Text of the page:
College students with ADHD and their reasons for becoming teachers despite negative childhood experiences

Inbar Levkovich*, Zohar Elyoseph

*Corresponding author for this work

Research output: Contribution to journalArticlepeer-review


The purpose of this study was to examine perspectives on childhood, coping methods and reasons for deciding to major in education among undergraduates with Attention Deficit Hyperactivity Disorder (ADHD). While the experiences of children and adolescents with ADHD have been the focus of much research, empirical evidence is lacking regarding the experiences of education students with this disorder. This research seeks to correct this lacuna and in particular to shed light on what motivates students to return to a setting they experienced as so difficult and complex. We used qualitative-phenomenological research methods to examine 30 education students diagnosed with ADHD. Complex childhood experiences emerged during the course of the research. The study participants noted difficulties in remaining attentive, a high level of distractibility, a heightened need to move around and a lack of focus. These symptoms caused them difficulties at school, harmed their self-image and left them with feelings of frustration, failure and jealousy towards their classmates. The participants raised mainly altruistic considerations in explaining why they chose the teaching profession, alongside a negative view of the education system.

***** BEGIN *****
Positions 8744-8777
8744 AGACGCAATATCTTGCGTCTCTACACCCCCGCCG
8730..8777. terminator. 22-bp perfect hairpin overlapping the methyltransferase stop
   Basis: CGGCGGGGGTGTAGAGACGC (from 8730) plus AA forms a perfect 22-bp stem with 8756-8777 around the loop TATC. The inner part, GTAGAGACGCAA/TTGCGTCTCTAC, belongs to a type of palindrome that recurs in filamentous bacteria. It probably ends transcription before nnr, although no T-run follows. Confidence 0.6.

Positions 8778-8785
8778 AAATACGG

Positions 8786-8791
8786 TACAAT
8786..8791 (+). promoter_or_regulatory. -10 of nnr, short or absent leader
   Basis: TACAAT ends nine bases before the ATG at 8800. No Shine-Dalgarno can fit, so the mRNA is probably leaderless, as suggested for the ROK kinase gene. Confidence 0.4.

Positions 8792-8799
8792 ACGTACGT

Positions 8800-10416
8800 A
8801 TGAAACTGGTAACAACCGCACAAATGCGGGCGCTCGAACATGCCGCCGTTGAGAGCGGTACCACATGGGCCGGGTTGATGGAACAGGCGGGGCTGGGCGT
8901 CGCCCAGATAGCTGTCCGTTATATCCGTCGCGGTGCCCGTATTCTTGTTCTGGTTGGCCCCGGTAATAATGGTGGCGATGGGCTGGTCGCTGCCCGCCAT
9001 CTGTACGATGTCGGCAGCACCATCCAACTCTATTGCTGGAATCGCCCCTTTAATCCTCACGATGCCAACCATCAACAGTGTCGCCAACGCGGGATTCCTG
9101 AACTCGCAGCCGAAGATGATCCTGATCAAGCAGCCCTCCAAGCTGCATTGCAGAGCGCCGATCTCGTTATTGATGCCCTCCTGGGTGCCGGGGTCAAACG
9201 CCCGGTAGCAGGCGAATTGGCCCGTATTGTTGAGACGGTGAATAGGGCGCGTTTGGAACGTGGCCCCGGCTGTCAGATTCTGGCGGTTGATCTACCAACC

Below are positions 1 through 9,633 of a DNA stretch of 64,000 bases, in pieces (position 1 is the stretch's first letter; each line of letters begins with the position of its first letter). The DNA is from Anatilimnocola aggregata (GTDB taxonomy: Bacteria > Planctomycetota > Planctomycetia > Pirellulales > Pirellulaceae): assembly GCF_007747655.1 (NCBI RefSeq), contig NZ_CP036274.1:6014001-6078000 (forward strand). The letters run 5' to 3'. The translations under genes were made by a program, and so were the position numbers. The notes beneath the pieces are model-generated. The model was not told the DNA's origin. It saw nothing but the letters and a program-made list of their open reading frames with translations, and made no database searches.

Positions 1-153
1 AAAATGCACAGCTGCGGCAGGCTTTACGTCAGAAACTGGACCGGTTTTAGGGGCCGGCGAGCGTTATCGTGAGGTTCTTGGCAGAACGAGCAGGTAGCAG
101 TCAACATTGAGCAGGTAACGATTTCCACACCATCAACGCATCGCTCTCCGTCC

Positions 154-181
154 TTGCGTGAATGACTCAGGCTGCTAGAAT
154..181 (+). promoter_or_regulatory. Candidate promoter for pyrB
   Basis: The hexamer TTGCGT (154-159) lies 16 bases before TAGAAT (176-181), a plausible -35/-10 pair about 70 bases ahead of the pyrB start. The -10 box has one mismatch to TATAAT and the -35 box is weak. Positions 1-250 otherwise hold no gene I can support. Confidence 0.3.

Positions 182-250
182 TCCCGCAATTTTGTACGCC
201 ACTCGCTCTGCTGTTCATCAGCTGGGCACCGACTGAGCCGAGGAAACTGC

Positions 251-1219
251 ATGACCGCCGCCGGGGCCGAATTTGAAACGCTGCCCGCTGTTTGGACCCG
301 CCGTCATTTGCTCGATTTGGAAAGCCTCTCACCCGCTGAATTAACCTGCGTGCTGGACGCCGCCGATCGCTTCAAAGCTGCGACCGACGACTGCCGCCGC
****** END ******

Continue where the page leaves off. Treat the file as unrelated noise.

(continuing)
Original languageEnglish
Pages (from-to)1-16
Number of pages16
JournalAsia-Pacific Journal of Teacher Education
StatePublished - 2020


  • ADHD
  • education students
  • teacher education


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